Sunday, December 20, 2015

Best Reads of the Year

It's a rare complaint that there's simply TOO MUCH good writing on one's plate, but that's the case this year. 2015 was filled with too many excellent releases. So many, in fact, that I find myself struggling to pare down the selections into something resembling a "Best of" list. However, what I present to you here is my attempt at just that -- a paring down, a tightening up, a creaming of the crop (which sounds as messy as it is). Undoubtedly, given the quality of releases this year, I've probably forgotten several worthy books that could have (or should have) made the list and, as always, I still have a tower of books on my "to-be-read" pile -- a pile that threatens to crush me flat if it ever topples. So this is not necessarily a comprehensive list; it's a list of books I've managed to get to and can readily recall that made an impact on me this year. Without further ado, then...

My 2015 Best Reads from Everywhere in the Multiverse (in no particular order)

A Quartet of Fine Chaps (the chapbook resurrection is upon us! long live the chapbook resurrection!):

"These Last Embers" - Simon Strantzas (Undertow Publications)

Classic Strantzas here. A deliciously ambiguous and unsettling (and in that sense Aickmanesque) fairy tale of loss, separation, and rediscovery. It proves that we CAN go home again, but what we find there may be far from what we expected. Buy it... well... on ebay maybe? It was a limited run, so if you get your hands on one, you're a lucky devil.

"The Visible Filth" - Nate Ballingrud (This is Horror)

Everything you've come to expect and love from Ballingrud. It's visceral, gritty, and unremittingly bleak without losing sight of the common humanity of even the most morally fallible characters, which makes it doubly disconcerting. Buy it here.

"X's for Eyes" - Laird Barron (Journalstone)

Barron Gone Wild. There's no other way to describe this. It's parts gleeful bizarro and cosmic horror that feels as though Barron uncorked the champagne bottle of ideas in his head and let them fly to tremendous effect. Buy it here.

"After" - Scott Nicolay (Dim Shores)

The weight of this novella will crush you in all the best ways. The monstrosity of domestic abuse meets the monstrosity of the unknown in a deeply disturbing tale that forces us to consider whether we accept monsters of all variety a bit too easily. Buy it... well... um... this one's sold out, too. TWICE. Which should tell you how good it is and why you want to track down a copy.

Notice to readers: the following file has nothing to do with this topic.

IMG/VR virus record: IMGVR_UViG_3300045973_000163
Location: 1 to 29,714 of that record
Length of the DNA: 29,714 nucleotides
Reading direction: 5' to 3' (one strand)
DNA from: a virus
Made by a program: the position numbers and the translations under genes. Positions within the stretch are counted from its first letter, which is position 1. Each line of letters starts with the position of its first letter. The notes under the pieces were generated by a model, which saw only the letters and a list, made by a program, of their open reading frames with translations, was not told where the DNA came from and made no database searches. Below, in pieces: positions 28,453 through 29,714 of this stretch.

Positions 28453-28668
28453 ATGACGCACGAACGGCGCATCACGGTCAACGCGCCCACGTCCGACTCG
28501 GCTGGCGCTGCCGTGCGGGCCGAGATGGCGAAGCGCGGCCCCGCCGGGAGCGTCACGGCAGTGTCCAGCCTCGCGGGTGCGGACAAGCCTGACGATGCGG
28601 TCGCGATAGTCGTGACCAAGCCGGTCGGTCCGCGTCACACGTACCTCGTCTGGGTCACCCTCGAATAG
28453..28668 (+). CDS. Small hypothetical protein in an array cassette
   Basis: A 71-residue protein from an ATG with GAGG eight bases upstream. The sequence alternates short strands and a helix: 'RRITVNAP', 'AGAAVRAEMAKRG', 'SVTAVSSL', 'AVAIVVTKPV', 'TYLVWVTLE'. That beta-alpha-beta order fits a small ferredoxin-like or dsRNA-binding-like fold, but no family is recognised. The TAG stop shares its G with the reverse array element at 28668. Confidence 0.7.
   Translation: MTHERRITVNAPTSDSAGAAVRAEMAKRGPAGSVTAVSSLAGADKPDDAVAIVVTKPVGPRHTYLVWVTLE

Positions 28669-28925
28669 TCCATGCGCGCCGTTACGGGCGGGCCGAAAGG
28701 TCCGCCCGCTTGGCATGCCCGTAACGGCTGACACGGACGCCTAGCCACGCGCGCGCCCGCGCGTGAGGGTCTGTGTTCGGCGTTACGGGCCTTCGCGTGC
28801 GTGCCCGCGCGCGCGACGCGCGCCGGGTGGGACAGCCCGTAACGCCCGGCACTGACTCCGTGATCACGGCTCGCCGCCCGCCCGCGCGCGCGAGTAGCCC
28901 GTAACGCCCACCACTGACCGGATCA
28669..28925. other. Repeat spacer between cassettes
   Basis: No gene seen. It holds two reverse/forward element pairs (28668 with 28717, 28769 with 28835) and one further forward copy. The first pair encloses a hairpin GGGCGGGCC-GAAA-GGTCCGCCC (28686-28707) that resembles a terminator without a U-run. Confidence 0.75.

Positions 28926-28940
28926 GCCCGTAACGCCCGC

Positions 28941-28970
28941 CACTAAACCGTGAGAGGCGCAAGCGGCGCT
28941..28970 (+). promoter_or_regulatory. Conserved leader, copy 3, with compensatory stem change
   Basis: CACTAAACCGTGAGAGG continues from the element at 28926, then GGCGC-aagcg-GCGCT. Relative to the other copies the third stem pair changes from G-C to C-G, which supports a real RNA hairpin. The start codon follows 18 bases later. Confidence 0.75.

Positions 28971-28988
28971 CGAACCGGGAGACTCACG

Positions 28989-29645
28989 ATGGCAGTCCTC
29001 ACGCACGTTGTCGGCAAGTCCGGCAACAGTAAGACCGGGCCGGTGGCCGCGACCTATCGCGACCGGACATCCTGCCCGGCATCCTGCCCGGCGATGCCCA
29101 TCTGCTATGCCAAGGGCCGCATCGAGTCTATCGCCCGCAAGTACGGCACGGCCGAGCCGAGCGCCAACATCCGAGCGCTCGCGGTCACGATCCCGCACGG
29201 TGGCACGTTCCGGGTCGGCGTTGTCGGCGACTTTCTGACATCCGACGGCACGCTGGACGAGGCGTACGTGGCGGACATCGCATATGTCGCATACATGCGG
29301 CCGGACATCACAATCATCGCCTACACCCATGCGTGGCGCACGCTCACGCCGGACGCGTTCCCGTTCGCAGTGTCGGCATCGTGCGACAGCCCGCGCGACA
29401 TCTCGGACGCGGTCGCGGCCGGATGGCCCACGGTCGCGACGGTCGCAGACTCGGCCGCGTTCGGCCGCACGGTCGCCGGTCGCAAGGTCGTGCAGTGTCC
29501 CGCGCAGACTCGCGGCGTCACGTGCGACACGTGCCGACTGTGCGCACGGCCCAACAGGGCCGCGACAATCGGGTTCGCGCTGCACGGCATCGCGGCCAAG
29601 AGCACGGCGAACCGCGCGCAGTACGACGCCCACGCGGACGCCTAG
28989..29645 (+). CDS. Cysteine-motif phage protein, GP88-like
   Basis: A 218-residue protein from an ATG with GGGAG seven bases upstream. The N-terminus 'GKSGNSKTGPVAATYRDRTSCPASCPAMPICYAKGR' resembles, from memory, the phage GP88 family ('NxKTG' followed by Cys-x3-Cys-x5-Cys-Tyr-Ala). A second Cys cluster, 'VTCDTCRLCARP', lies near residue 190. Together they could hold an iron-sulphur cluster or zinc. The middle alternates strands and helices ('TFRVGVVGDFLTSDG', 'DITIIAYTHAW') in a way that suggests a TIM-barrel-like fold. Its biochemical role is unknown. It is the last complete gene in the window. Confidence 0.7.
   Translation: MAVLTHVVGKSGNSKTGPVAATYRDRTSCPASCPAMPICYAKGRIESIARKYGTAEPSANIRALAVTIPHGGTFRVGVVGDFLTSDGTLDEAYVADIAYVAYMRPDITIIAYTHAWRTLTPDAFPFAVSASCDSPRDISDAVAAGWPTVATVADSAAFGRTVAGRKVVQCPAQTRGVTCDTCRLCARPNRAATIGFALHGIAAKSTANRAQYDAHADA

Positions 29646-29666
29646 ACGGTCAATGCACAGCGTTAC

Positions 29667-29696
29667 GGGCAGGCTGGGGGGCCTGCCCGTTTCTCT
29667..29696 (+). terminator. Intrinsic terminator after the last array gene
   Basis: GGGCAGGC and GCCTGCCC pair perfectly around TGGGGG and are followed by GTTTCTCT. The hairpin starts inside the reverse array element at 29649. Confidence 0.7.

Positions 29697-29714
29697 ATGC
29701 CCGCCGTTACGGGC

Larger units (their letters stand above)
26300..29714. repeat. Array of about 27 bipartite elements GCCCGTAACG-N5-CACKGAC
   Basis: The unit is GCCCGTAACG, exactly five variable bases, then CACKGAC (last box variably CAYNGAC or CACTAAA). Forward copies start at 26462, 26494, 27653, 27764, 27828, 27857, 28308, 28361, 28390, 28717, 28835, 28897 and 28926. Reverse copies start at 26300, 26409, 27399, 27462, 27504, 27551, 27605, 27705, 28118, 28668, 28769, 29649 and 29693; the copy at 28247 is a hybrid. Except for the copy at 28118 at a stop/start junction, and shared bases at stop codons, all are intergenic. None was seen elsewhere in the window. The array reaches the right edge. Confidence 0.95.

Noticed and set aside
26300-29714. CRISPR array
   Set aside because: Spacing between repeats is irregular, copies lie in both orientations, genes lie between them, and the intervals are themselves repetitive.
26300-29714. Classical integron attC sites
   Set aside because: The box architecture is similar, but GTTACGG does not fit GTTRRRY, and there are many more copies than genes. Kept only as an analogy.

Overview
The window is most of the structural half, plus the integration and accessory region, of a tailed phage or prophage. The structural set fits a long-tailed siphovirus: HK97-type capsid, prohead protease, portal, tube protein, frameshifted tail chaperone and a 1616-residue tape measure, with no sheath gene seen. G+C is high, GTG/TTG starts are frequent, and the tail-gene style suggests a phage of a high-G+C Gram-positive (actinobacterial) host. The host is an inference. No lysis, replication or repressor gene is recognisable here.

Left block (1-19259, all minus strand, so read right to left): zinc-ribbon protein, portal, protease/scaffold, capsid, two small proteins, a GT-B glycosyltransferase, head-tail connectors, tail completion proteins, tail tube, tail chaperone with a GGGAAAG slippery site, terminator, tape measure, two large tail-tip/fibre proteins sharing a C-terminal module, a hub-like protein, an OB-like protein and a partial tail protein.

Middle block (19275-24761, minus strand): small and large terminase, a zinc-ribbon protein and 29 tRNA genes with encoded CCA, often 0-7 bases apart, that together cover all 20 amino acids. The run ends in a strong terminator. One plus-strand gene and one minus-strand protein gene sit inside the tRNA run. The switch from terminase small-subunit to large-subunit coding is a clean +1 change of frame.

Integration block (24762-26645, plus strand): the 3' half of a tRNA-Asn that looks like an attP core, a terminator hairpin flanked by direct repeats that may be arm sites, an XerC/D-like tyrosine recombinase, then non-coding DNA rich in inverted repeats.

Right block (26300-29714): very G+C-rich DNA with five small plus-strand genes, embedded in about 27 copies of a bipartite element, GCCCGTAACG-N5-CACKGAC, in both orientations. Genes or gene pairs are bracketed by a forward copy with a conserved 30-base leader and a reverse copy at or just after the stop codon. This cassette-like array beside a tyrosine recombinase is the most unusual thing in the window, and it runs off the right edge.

Sing Me Your Scars - Damien Angelica Walters (Apex Publications)

Imagine a glowing, opalescent rose sprouting from a bush of bloodstained razorwire. That's Walters' writing. It's an electric amalgam of visceral imagery, beautiful wordplay, and feminine empowerment, and every one of the tales in this collection showcases it. There's a bladed edge to these stories, a bite that's infectious, but also a strong, beating heart of survival and perseverance in the face of terror and oppression. Buy it here.

The End of the End of Everything - Dale Bailey (Arche Press)

Bailey's collection presents us with the personal and ultimately haunting side of apocalypse in its many forms. The stories herein conjure innumerable dark clouds of gloom and terror but also reveal a silver lining -- however dim or obscured it may be -- within each and every one. It's rare to find stories that are cognizant of the full scope of horror's effect, but Bailey's manage to do exactly that. Buy it here.

Head Full of Ghosts - Paul Tremblay (William Morrow)

Novels need to be pretty special to hook me (which is why there are only three on this list), and so it is with Tremblay's apparent channeling of Shirley Jackson in HFoG, a subtle and unnerving soon-to-be classic exploration of possession, psychosis, the nature and role of family, the haunting power of our own pasts, and the exploitation of it all. Remarkable in every way. Buy it here.

Alectryomancer and Other Weird Tales - Christopher Slatsky (Dunhams Manor Press)

I've said elsewhere that I believe Slatsky's work is some of the most singularly weird fiction I've encountered in the field, and I stand by that statement. By mining the outer limits of science and the occult to craft for us strange puzzle boxes of stories that make our heads spin and send us to other realms of reality, he cranks the weirdness knob to 11 without ever wandering into absurdity or bizarro territory. An astonishing feat. Buy it here.

Voices in the Night - Steven Millhauser (Knopf)

The Master releases another superb collection of tales that alternately challenges our conceptions of middle class normalcy and conjures up contemporary myths and legends. As always with Millhauser, there's a deep sense of unease and melancholy here, permeated with bursts of revelation and insights into the nature of humankind. Superb in every way. Buy it here.

Aickman's Heirs - Ed. Simon Strantzas (Undertow Publications)